LORAIN — This year’s Lorain International Festival may have gotten an early start with events Saturday and Sunday, but Monday’s breakfast at DeLuca’s Place in the Park gave the weeklong festival its official opening.
In attendance were local officials and festival organizers, the 22 princesses vying for the title of queen, members of the spotlight Macedonian community, Rotarians — the spotlight organization — and other members of the community.
Mayor Chase Ritenauer welcomed festivalgoers to the start of summer in Lorain.
“I don’t care when summer officially starts — in the city of Lorain, Ohio, it starts International week,” he said.
Thomas Jovanovski, a professor at Baldwin-Wallace University and Lorain County Community College who was born in Macedonia, gave the keynote address.
He gave an extensive lecture on both the history and culture of Macedonia before highlighting some successful Macedonians the crowd might be familiar with.
“You can take a Macedonian out of Macedonia, but you can’t take Macedonia out of a Macedonian,” he said. “Wherever we go, regardless of the country, we usually have gardens — we have peppers and tomatoes and cucumbers and so on.
“Practically there is no Macedonian family, especially if you have a house, that does not have some kind of a garden.”
Mike Ilitch, owner and founder of Little Caesar’s pizza who also owns the Detroit Red Wings and Tigers, is a prime example of a successful Macedonian, he said.
“Next time you’d like to eat pizza, please consider Little Caesars, not because he’s a Macedonian but because they’re using Macedonian tomatoes,” he said to laughs from the audience. “No that’s true — I’m not trying to be facetious — that’s actually true. He’s importing Macedonian tomatoes from Macedonia.”
Locally, he pointed out Chris Manofski of Chris’ Restaurant.
“One of my favorite places,” Jovanski said. “He has been a mainstay here since the late 1950s. Anybody who has been living in Lorain and hasn’t heard of Chris’ Restaurant or Chris Manofski must be living under a rock.”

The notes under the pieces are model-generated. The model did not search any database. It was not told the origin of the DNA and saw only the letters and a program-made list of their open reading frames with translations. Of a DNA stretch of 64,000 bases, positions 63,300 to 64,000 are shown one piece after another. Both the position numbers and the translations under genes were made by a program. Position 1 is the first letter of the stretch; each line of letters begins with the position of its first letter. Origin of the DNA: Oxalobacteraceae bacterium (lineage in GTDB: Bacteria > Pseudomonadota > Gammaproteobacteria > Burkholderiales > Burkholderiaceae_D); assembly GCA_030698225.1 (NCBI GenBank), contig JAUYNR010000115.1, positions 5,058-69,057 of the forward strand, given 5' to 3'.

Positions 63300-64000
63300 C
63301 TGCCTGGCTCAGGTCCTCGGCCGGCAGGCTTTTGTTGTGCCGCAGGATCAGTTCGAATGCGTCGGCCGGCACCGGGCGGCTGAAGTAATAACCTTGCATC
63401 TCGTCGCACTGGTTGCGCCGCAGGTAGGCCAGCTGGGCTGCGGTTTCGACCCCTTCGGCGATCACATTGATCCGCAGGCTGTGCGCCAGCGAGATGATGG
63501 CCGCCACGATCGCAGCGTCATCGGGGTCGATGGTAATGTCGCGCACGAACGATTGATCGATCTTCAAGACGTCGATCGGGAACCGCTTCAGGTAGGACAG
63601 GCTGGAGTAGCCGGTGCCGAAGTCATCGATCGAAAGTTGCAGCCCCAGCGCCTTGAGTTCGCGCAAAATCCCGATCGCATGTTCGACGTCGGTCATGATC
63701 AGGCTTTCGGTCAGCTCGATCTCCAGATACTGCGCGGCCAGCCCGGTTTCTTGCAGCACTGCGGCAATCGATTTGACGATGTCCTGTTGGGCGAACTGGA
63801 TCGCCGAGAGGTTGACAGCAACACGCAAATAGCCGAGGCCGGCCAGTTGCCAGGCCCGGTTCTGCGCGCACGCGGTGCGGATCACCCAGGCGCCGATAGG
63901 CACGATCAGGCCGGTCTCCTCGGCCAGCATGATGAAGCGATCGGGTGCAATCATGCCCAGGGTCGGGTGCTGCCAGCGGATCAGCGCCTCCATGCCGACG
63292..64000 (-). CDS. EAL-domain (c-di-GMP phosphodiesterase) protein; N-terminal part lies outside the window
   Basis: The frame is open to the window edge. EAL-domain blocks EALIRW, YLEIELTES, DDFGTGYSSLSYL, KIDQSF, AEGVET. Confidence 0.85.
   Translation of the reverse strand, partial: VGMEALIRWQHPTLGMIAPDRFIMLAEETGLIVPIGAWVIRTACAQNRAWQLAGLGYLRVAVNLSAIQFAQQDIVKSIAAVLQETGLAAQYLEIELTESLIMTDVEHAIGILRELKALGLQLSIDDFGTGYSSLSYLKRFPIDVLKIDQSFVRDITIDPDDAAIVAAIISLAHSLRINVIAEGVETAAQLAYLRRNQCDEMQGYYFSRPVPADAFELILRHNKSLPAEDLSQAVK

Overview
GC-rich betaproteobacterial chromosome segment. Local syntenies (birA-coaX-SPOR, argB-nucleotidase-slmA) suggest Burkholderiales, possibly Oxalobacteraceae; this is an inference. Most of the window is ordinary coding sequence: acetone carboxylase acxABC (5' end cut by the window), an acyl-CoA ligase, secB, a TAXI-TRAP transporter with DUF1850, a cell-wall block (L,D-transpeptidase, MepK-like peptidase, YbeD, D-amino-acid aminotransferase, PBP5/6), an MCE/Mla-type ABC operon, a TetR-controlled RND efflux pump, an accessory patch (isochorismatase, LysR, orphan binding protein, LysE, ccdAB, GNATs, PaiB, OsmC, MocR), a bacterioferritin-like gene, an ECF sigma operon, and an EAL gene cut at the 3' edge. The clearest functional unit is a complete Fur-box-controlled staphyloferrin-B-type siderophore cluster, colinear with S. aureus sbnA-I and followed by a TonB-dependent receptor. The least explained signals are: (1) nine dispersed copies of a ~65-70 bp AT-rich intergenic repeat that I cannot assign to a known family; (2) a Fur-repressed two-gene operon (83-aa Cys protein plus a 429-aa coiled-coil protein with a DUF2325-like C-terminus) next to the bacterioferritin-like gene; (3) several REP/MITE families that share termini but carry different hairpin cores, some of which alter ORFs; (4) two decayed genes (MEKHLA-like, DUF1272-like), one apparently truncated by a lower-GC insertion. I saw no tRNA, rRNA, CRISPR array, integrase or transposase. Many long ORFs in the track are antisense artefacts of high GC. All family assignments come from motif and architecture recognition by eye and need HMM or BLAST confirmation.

Macedonians are an ancient, Biblical, indigenous population dating back to 2200 B.C., according to Marija Georgievski, who is leading the community’s effort in the spotlight at this year’s festival along with other members of St. Clement Macedonian Orthodox Church in Avon.
Located in southeastern Europe, the land of Macedonia is filled with scenic mountains and three large lakes and has a relatively warm and dry climate. The country is about the size of Northeast Ohio, Jovanovski said.
Macedonians speak the Macedonian language, which uses the Cyrillic alphabet. A majority of Macedonians are of the Eastern Orthodox religion and follow the Julian calendar, meaning most Macedonians celebrate religious holidays such as Christmas and Easter several days, or even several weeks, after Roman Catholics and Protestants.
Jovanovski explained that Macedonians greet one another by saying “zdravo” (pronounced zdrah-vo), which is essentially the word “health,” as they inquire about their well being.
As International Festival enters its 47th year, Ritenauer praised the diversity of Lorain that makes it all possible.
“We live it each and every day. We commemorate it with International Festival,” he said.
Contact Rona Proudfoot at 329-7124 or firstname.lastname@example.org.